Message From District Governor 2018/2019
My warmest greetings to all of you as we start a new Rotary year 2018-19. As your District Governor for this new Rotary Year, I will be your friend, your partner and your supporter in all that you do in the name of Rotary. I sincerely want to work with all Rotarians and Rotary clubs to write a new chapter of our Rotary story – a story that can inspire others to become Rotarians.
The Rotary movement worldwide now stands at a cross-road. Our members are aging. In addition to this, we live in a world with rapid technological changes especially in the areas of IT and social media and these changes can be disrupting. Even as we try to bring in new members there is a widening of values and perception between the ageing Rotarian and the younger ones. Given all these changes, a new class and a new set of values will emerge within the Rotary movement in a matter of time.
Whether we can move forward from this crossroad to a bright future depends a lot on whether we have the boldness to choose the right path and the right plan. RI President Barry Rassin has pointed to us such a path and plan. He wants us to “Be the Inspiration” and come together to “create lasting change – across the globe, in our communities, and in ourselves”.
To move forward, we need to go back to basics on one hand and also we to embrace change on the other hand. Let me explain this seemingly contradictory terms.
Going back to basics means recognising the importance of membership growth. Rotary is a membership organisation. Our assets are actually our members. As an organisation and a world-wide movement, we can either thrive or fade away depending on whether we want to use our collective ability to grow our membership. If we fail to bring in new and younger members into our fold to tackle our aging structure then we will fade away and forfeit our important role in serving humanity.
Therefore, I encourage all clubs to go all out to attract new members especially younger members. Younger Rotarians will inject a fresh perspectives of the world and new ways of doing things into our midst.
One available pool of young people to tap are our own Rotaractors. We must engage and prepare them to become Rotarians.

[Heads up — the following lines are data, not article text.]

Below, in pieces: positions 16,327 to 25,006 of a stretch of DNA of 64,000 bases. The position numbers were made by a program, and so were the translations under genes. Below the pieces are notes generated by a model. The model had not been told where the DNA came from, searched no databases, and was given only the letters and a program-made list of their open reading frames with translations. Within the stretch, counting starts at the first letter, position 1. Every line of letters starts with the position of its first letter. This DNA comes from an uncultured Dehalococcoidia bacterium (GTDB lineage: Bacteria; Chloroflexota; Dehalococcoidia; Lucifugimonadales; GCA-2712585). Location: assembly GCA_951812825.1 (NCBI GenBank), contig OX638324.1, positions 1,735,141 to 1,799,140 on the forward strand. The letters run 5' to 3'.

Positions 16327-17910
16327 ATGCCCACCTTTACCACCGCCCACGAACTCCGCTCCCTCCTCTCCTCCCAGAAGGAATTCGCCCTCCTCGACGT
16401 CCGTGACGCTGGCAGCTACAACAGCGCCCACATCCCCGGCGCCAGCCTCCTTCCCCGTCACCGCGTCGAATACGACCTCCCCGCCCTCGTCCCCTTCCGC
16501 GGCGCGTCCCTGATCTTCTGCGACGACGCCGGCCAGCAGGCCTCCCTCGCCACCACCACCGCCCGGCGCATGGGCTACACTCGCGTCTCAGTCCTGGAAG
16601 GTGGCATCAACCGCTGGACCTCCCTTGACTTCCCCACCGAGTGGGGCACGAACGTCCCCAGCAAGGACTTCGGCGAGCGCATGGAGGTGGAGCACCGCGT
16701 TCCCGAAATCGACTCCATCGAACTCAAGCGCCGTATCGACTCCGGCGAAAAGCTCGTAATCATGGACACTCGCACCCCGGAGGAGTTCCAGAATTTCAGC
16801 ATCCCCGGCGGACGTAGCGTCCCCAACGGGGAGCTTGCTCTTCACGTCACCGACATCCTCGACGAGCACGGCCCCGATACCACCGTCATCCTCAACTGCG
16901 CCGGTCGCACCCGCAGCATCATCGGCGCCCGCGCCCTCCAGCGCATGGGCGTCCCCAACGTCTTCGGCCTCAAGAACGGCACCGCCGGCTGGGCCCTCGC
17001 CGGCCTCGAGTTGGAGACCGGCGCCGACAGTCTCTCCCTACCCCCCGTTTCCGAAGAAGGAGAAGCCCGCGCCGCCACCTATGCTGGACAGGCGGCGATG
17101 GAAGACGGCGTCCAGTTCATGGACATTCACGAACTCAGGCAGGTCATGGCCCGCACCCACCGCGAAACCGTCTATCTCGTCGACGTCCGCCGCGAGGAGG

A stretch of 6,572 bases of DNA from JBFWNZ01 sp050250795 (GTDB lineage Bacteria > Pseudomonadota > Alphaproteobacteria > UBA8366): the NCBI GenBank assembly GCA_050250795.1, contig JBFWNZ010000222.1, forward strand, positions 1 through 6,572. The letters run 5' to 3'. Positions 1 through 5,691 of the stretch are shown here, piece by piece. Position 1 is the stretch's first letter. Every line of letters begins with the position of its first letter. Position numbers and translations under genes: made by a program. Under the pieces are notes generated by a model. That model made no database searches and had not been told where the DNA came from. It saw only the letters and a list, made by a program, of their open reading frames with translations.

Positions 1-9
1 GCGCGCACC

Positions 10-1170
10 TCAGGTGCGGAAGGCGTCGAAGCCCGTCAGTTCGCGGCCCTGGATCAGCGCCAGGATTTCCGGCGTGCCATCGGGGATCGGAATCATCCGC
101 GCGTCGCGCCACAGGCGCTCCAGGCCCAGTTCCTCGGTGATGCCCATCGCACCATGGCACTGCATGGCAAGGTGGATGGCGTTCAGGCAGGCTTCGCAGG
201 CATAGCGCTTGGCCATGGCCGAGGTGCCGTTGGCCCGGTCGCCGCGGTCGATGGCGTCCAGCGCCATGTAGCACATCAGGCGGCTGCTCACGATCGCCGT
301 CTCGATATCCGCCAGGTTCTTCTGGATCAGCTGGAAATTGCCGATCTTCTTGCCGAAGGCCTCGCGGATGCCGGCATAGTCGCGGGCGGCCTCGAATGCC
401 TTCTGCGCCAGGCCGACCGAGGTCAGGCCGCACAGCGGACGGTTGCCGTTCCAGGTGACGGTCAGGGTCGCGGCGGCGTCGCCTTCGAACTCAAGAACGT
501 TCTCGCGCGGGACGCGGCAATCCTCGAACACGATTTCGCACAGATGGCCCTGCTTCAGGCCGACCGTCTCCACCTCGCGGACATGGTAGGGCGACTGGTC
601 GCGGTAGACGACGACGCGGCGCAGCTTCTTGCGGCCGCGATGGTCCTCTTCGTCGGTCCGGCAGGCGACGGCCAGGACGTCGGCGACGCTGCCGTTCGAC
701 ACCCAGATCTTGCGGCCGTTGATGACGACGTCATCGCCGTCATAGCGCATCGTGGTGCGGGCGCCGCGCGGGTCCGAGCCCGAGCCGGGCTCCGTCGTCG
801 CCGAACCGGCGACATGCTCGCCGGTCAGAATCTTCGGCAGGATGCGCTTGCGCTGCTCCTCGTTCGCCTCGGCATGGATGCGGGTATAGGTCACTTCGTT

We also need to go beyond mere numbers. It is important that we become not only committed but knowledgeable and up-to-date Rotarians. This means that we Rotarians must equip and update ourselves with the latest Rotary information and knowledge. We can achieve this by attending Rotary seminars, District Assembly, District Conferences, by accessing our Rotary IT platform (My Rotary), by inviting experienced Rotarians as speakers, etc.
Going back to basics also means that we must build strong Rotary clubs. We must actively engage members to reduce attrition rate. There is also a need for the District to help smaller clubs to grow in membership.
Another important area to consider is our our mindset. The world has changed dramatically in the 113 years since Paul Harris and his three friends held the first Rotary meeting. To stay relevant to our societies and to create lasting change we have to renew our thinking. Be open to new ideas and new ways of doing Rotary work and activities. Be ready to use social media to attract members especially younger ones.
Be united to do bigger things. We must think of ourselves as Rotarians first, not just isolated members of a particular Rotary club that has no relationship or dealing with other clubs.
Be willing to look beyond your own clubs and see what we can do together as a family of Rotary. No clubs can be perfect in all things. They can be strong in certain areas and weak in other areas. By working together, one club’s weaknesses can be overcome by the strengths of other clubs.
By working together we can take on bigger projects. This in turn will help raise the image of Rotary in our communities.
There are three ways in which we can come together to build stronger clubs and at the same time help the smaller clubs in our District.
First, bigger clubs can work with smaller clubs to organise joint-programmes to promote membership and to raise greater public awareness of Rotary.
Secondly, I encourage some of our clubs, whether big or small, to take the lead to come together to hold joint-fellowship events on a regular basis. On my part I will be working with the Governor’s Special Representatives and the Assistant Governors to help kick-start these joint-club events.
Thirdly, we have to find ways to help smaller clubs seek out strategic partners and stakeholders so that they can enter into a long-term partnership with them to serve the communities. By so doing, small clubs can keep their members engaged in meaningful projects, widen their network and help them to look out for those non-Rotarians who are keen in community work to become members.
Imagine how strong Rotary would be if we can unite among ourselves, work together, work with non-Rotary partners, take on bigger scale projects and in the process help to create meaningful and lasting impact on our communities.
Together, let’s write a new chapter in this Rotary year, a chapter that will inspire others. A chapter that people will want to read over-and-over again.
D3310 District Governor RY 2018-19